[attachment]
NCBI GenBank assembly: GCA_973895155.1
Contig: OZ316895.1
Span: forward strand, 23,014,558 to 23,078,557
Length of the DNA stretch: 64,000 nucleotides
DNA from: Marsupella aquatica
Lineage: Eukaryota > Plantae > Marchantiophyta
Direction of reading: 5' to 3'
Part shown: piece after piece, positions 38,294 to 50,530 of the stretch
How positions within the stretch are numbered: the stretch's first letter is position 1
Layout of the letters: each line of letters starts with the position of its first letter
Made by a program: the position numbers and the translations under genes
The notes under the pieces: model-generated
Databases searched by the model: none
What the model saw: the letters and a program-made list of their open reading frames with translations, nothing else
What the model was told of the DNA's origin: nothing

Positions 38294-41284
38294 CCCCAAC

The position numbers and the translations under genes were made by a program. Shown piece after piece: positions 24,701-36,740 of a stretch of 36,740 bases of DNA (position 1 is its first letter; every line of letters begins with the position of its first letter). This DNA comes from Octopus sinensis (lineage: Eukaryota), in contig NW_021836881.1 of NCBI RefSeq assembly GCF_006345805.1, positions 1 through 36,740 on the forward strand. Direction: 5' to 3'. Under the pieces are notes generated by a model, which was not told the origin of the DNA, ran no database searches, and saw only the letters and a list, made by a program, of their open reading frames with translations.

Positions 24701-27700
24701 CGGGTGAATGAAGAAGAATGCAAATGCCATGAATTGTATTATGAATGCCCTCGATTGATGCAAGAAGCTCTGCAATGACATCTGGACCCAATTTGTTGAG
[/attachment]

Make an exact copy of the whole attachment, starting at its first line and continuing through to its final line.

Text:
NCBI GenBank assembly: GCA_973895155.1
Contig: OZ316895.1
Span: forward strand, 23,014,558 to 23,078,557
Length of the DNA stretch: 64,000 nucleotides
DNA from: Marsupella aquatica
Lineage: Eukaryota > Plantae > Marchantiophyta
Direction of reading: 5' to 3'
Part shown: piece after piece, positions 38,294 to 50,530 of the stretch
How positions within the stretch are numbered: the stretch's first letter is position 1
Layout of the letters: each line of letters starts with the position of its first letter
Made by a program: the position numbers and the translations under genes
The notes under the pieces: model-generated
Databases searched by the model: none
What the model saw: the letters and a program-made list of their open reading frames with translations, nothing else
What the model was told of the DNA's origin: nothing

Positions 38294-41284
38294 CCCCAAC

The position numbers and the translations under genes were made by a program. Shown piece after piece: positions 24,701-36,740 of a stretch of 36,740 bases of DNA (position 1 is its first letter; every line of letters begins with the position of its first letter). This DNA comes from Octopus sinensis (lineage: Eukaryota), in contig NW_021836881.1 of NCBI RefSeq assembly GCF_006345805.1, positions 1 through 36,740 on the forward strand. Direction: 5' to 3'. Under the pieces are notes generated by a model, which was not told the origin of the DNA, ran no database searches, and saw only the letters and a list, made by a program, of their open reading frames with translations.

Positions 24701-27700
24701 CGGGTGAATGAAGAAGAATGCAAATGCCATGAATTGTATTATGAATGCCCTCGATTGATGCAAGAAGCTCTGCAATGACATCTGGACCCAATTTGTTGAG